emotional heap-ups. intense moments, coming and going. each one worthy of a book, a song, a speech, a plan of action. and yet our lives stream on. burning to say something. not knowing how and where. social media. online subscription post. newsletter. stage.. well, now the moment has arrived. just to say. say it all, say it all since the time of Brett Kavanaugh. the man lied! through his teeth, his ears, his everywhere. about abusing that woman sexually. it was so evidently clear, for anyone with just a spic of psychological insight. and so clear that she was telling the truth, as far as she could. and yet he was turned into the victim. he was made a hero and he was appointed to the Supreme Court of the most powerful country on the planet. the country that is fast turning into a banana republic – against the whishes of the majority of its people. I could not believe what I saw. and yet I could. because I was Brett Kavanaugh too. when i was eight years old and vandalized a fence at my school and then kicked and screamed, denying it all. because you see, i was the child of a dominee (a minister). i could do nothing wrong. i could not face being caught out. my little secrets needed to stay my little secrets. that was long ago. but i was Brett Kavanaugh back then. this man was infuriated that his dirty male-buddy secret was getting exposed. that was never how it was supposed to be. he was supposed to get all the first places in life because he was born the right colour, into the right family, went to the right schools and made the right buddies. nothing should stand between him and his ambitions. and when it did, he started kicking and screaming. and denying. right through the Holy Scriptures and the love of his mother. Trump is lying all the time of course and he does not even pretend to be the Head Boy. he kicks and screams himself into every position he craves to win. but Trump does not move me so much as this Brett. because in right-standing Brett i recognize something of myself. and then two days ago as i was driving to a school on the Cape Flats. at a big intersection, there lay a man, looking more like a sack of beans than a man, with half his body off the curb. any car could drive over him. his body lay there in a position of utter wretchedness. if only he was dead, but he was not. he was suffering. for all the world to see. night or day did not exist for him anymore. just his utter wretchedness. and I cried. I cried while driving past. I saw myself lying there, as I once did (oh dear no, more than once) on a park bench, having to get through the night with no place to stay. no I was not drunk, I was not wretched, but I was out. out as in out. anyone who has experienced being out – out of the game, out of the theatre play society puts on every day, out of the swing of connections that brings you from one place to another, that gives you a place amongst humans, out of the church, out of any kind of industry or organization, out of the myriad conversations that keep people in a flow of belonging – anyone who was there cannot in any way drive past such a wretched man and feel nothing. and just the day before, I cried too. again I was driving, this time coming out of Cape Town CBD, passing underneath a flyover. to my right, behind the pillars, there was an open space, covered by the highway – an open space occupied by homeless people. just dirty soils, soot, the incessant noise of cars and trucks spewing out greenhouse gasses. what made me cry was seeing a mother sitting in front of a little tent, doing something – washing or making or preparing, I don’t know – with her eye on her two little children. and immediately I saw myself and Joke with Mira, how we have our eye on her each day, how we look out for space for her to move, to play, to find playmates. I felt the feeling of being a parent as I saw this mother, but then, she, a parent on dirty soils underneath a bridge, with only one dirty area, right next to passing cars and trucks, for her children to play, all day long. how is that for bringing up a child? it ripped my heart. and more moments piled up: two weeks ago I was in the mining town of Randfontein at a high school, doing a workshop with a group of drama students. they were all African (black, yes). they served me with such a flood of creative and expressive improvisational acts, I was simply astounded: the confluence of such heart, energy and intelligence is little elsewhere to be found. and I told them that. and in that moment I opened my heart. they could not believe the year I was born. yes, I told them, I am THAT old and grew up under apartheid. they asked me about it. and my memory went back to how it was relating to black people, being a white child of about 10 years old. and I remembered that touching a black person’s hand – if ever that actually happened – carried for us something akin to being exposed to a Corona virus. no, seriously. but as I was telling them this, it all welled up in me. here I stand in front of them, these warm and bright people, who just floored me with their talents and hope, telling them how I saw their hands as a 10 ear old. and an immense shame came over me. I had to freeze in order to hold back the tears in front of them. (oh, you are welcome, hearing all this, to call me a bleeding-heart liberal, or a sissy, or obsessed with white guilt. I don’t care what you do to belittle my feelings. it just shows you up. these tears, these joys, this shame, this makes me human, this brings me closer to what we all share – black and white and rich and poor and destitute and comforted. it heals me, it restores me. nothing is bleeding. I do not bend under a burden. no. feeling is flowing and from that, I can turn to action). one final moment to share: her name is Primrose and Joke and I once gave her a lift from Robinson to Khayelitsha. so she told us about her project to help the youth where she lives to stay off the streets and off the drugs. we were moved by her initiative and her leadership and kept in touch. we told her story in the Netherlands and a friend came forward to raise money to support Primrose’s project (Lukanyo Lwabantu). We were happy to be able to funnel these funds through to her with which she first put up a wifi server so people on her block could access internet at low cost. Then to fix her laptop and then to support an event she organized over the December holidays so children could have some entertainment and fun. After this she said we should come and visit so some of these kids can show us what they performed at the event. On Sunday we finally had an opportunity to drive into Khayelitsha. Little did we know what to expect. here was a whole reception party, a large group of children singing and dancing with such joy and energy, both of us got tears (again). on top of that these financially poor people gave us a hearty meal for lunch and informed us of all their recent activities and future plans. the next practical project to be funded was identified and we will take this proposal with us back to the Netherlands. right now Joke is reading a book that shows how a lot of preconceptions we have about humans being only superficially civilized and essentially cruel and self-interested, are simply false. that we are sometimes limited with time and energy does not mean we are self-interested. that some of us are deeply wounded and acting out on others does not mean we are evil by nature (or born in sin, for that matter). we are no angels, but by and large, by nature, we live and let live. the klepto- and autocrats of this world can cause and is causing a lot of damage, but they are not having the last say. collectively, actually, we are a wounded species, judging by the way we have been acting out on Mother Earth over the last millennia. but again, wounds do not define us, as wounds can heal. let no one hold your tears back, for they are the agents of healing. no one with a sound heart can sustain dirty secret pleasures. the fact that the earth belongs to all that lives and breathes on it, will ultimately assert itself. and in recognizing that, we will break down all our unnecessary walls, and reduce the wretchedness around us.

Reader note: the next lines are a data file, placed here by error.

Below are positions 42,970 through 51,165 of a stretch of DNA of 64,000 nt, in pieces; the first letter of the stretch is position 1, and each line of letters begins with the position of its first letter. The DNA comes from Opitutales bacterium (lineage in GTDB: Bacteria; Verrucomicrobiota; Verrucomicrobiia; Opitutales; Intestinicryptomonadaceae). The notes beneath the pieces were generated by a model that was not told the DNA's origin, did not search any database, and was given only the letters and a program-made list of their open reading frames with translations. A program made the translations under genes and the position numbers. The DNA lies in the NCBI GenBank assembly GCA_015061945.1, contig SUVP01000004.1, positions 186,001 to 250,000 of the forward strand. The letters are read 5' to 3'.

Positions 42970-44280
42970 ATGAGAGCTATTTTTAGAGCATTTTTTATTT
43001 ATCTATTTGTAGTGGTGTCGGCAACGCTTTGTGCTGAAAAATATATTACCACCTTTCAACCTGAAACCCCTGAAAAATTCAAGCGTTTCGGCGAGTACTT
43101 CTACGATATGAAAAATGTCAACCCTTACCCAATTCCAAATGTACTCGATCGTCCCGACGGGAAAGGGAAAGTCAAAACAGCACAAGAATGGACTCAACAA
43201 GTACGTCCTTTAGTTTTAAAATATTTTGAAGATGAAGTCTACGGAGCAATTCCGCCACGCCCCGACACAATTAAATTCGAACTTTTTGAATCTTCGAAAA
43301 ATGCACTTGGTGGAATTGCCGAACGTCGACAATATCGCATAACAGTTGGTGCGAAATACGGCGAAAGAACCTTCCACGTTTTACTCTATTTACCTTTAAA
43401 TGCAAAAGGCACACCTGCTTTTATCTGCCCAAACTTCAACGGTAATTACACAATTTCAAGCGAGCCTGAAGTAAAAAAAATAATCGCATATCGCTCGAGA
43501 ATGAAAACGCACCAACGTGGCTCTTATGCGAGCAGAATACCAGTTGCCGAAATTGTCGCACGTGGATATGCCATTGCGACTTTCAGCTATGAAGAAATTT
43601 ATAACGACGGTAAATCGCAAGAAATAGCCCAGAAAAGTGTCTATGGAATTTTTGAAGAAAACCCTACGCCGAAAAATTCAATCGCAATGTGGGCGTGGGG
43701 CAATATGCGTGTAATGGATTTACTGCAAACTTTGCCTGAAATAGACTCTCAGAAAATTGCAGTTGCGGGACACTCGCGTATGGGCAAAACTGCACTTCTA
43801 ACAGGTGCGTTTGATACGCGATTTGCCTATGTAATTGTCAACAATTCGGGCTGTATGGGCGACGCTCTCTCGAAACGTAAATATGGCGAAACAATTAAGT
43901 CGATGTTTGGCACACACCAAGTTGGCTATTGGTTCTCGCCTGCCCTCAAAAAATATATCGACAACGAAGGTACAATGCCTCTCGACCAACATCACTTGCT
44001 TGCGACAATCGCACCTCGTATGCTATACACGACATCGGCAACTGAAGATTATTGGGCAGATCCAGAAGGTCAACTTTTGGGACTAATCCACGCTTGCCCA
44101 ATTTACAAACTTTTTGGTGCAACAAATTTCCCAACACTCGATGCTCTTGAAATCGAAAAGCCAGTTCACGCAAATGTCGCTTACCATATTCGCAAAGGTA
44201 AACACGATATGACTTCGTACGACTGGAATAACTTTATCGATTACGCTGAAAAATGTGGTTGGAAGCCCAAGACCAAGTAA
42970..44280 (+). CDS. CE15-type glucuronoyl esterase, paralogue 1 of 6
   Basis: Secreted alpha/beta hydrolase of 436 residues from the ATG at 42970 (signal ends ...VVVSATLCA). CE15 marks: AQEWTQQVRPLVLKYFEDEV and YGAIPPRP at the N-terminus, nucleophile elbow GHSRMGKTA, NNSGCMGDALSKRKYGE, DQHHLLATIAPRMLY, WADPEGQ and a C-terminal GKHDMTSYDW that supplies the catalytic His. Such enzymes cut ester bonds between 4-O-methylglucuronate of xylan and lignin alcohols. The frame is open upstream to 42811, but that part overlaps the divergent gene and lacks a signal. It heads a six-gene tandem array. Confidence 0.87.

(HA!Man 5 March 2020)